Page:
Central Bureau Of Investigation (CBI) [UPSC Notes for GS II]

This article will give details about the Central Bureau Of Investigation (CBI).

These UPSC Notes on the Central Bureau Of Investigation (CBI) in India are aligned with the UPSC Syllabus and aspirants should prepare this topic for General Studies Paper II.

The Central Bureau of Investigation is India’s chief investigating agency and is frequently seen in the news; hence its relevance for the IAS Mains.

IAS Exam aspirants can find more notes for UPSC Mains General Studies topics from the links given at the end of the article.

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Central Bureau Of Investigation (CBI)

Topic: Ministries and Departments of the GovernmentCBI –  Formation and establishment, functioning, issues related to its autonomy and need for consent in investigations. And recent internal feud.About CBI:

  • The CBI was established as the Special Police Establishment in 1941, to investigate cases of corruption in the procurement during the Second World War.
  • Later, the Santhanam Committee on Prevention of Corruption recommended the establishment of the CBI. The CBI was then formed by a resolution of the Home Affairs Ministry. The Ministry of Personnel later on, took over the responsibility of the CBI and now it plays the role of an attached office.

Functions of CBI:

  • The CBI is the main investigating agency of the GOI. It is not a statutory body; it derives its powers from the Delhi Special Police Establishment Act, 1946. 
  • Its important role is to prevent corruption and maintain integrity in administration. It works under the supervision of the CVC (Central Vigilance Commission) in matters pertaining to the Prevention of Corruption Act, 1988. 
  • Investigate cases connected to infringement of economic and fiscal laws, i.e., breach of laws concerning customs and central excise, export and import control, income tax, foreign exchange regulations, etc. But cases of this nature are taken up by the CBI either at the request of the department concerned or in consultation with the concerned department.
  • Investigate crimes of a serious nature, that have national and international ramifications, and committed by professional criminals or organised gangs.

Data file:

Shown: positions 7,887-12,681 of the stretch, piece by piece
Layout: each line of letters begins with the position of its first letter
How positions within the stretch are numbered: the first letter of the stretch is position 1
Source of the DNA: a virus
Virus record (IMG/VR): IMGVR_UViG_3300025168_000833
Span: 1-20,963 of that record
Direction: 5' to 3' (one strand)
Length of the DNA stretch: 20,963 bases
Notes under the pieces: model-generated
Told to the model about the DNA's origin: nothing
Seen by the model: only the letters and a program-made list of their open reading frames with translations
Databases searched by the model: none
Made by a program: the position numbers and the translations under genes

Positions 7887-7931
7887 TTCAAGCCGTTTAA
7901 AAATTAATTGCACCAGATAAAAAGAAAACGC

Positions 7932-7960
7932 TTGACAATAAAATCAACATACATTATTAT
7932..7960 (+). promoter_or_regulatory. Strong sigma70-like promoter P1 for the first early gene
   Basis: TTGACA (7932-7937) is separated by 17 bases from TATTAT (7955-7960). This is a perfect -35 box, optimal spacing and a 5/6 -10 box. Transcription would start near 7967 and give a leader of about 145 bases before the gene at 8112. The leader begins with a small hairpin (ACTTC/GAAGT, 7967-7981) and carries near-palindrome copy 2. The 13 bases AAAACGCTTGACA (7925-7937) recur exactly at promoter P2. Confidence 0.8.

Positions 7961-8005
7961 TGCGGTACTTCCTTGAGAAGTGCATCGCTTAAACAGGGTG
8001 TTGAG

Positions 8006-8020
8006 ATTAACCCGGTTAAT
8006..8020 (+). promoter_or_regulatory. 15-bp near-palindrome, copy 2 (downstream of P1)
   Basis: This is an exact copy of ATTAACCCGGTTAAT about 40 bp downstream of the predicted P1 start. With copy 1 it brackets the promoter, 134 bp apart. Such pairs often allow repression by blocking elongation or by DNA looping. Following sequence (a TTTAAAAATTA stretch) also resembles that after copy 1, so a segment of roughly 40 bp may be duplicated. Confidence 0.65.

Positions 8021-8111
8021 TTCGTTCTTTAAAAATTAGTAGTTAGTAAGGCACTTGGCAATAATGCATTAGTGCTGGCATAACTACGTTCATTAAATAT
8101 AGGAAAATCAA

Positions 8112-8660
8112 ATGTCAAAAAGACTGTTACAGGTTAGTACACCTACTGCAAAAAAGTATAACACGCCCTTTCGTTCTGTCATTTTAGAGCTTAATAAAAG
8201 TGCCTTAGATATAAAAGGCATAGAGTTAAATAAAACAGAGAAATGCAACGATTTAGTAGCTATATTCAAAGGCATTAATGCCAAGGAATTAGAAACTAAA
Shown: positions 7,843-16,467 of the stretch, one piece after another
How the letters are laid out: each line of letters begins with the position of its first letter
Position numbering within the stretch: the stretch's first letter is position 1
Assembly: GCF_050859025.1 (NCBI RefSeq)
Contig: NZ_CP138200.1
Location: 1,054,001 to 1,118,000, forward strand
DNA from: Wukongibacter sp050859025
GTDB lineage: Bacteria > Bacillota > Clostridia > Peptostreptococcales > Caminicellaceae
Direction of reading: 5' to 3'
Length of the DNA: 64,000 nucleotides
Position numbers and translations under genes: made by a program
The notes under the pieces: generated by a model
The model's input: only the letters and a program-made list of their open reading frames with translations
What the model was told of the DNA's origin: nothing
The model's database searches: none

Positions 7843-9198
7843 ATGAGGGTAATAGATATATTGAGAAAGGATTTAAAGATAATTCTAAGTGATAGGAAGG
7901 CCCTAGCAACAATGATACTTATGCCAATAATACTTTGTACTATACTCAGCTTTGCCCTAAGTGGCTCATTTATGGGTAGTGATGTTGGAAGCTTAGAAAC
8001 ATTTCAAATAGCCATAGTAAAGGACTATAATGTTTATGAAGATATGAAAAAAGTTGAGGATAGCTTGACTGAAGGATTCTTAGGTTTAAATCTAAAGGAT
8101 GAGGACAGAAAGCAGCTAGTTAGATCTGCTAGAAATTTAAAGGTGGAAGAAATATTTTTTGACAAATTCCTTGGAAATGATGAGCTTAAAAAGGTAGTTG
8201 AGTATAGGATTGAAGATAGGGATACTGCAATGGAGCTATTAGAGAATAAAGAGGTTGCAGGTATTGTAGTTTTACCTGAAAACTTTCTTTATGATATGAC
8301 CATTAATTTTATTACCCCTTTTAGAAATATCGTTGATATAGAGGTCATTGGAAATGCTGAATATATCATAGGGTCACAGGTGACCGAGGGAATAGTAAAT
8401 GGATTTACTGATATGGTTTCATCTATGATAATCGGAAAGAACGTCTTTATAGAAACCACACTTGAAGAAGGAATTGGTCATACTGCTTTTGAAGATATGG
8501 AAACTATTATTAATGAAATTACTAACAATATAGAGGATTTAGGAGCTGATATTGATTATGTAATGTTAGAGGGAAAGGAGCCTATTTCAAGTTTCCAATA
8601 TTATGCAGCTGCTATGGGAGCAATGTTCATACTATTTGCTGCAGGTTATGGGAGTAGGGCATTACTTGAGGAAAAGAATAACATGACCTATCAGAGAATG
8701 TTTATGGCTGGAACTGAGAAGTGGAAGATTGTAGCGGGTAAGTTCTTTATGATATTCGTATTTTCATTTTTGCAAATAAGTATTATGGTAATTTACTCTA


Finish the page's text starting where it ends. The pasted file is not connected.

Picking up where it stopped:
• To coordinate the activities of the various state police forces and anti-corruption agencies.
  • At the behest of a state govt., the CBI can also take up any case of public importance and investigate it.
  • Maintaining crime statistics and disseminating criminal information.
  • The CBI is India’s representative for correspondence with the INTERPOL. 

Problems associated with CBI:

  • The agency is dependent on the home ministry for staffing since many of its investigators come from the Indian Police Service. The CBI also relies on the ministry of law for lawyers and also doesn’t have functional autonomy to some extent. 
  • The CBI, run by IPS officers on deputation, is also vulnerable to the government’s ability to manipulate the senior officers because they are dependent on the Central government for future postings. 
  • Since police is a State subject under the Constitution, and the CBI acts as per the procedure prescribed by the Code of Criminal Procedure (CrPC), which makes it a police agency, the CBI needs the consent of the State government in question before it can make its presence in that State. This can lead to certain cases not being investigated and seeing a silent deadlock. Recently, states like Andhra Pradesh (consent is again given after change of government in-state) and West Bengal withdrew consent. 
  • CBI which investigates cases of national importance has been censured for its mishandling of several scams owing to political pressure. It has also been denounced for interfering in the investigation of prominent politicians, such as Jayalalithaa, P. V. Narasimha Rao, Lalu Prasad Yadav, Mulayam Singh Yadav and Mayawati; this tactic leads to their acquittal or non-prosecution. Some of the examples in which CBI was misused are the Hawala scandal, Bofors scandal, 2G spectrum scam, coal scam and so on.

To know what other problems affect the Indian Intelligence Architecture, visit the linked articles.

Financial independence

Financial independence is vital for the functioning of any organisation.

  • Issues:
    • CBI and RTI
      • CBI is placed in the 2nd Schedule, Section 24 of the Right To Information Act. Sec 24 states, ‘act not to apply to certain organizations’. It provides an exception to obtaining information from intelligence and security organisations specified in the second schedule to the Right to Information Act or any information furnished by them to the government. 
      • The CBI was not one of the organizations included in the exempted category. It was much later in 2012 that the CBI was brought in. There was a purpose as to why the CBI was not brought into the ambit of the RTI- this was because the CBI was not considered to be one of those organizations which really looks into the strategic interests of India.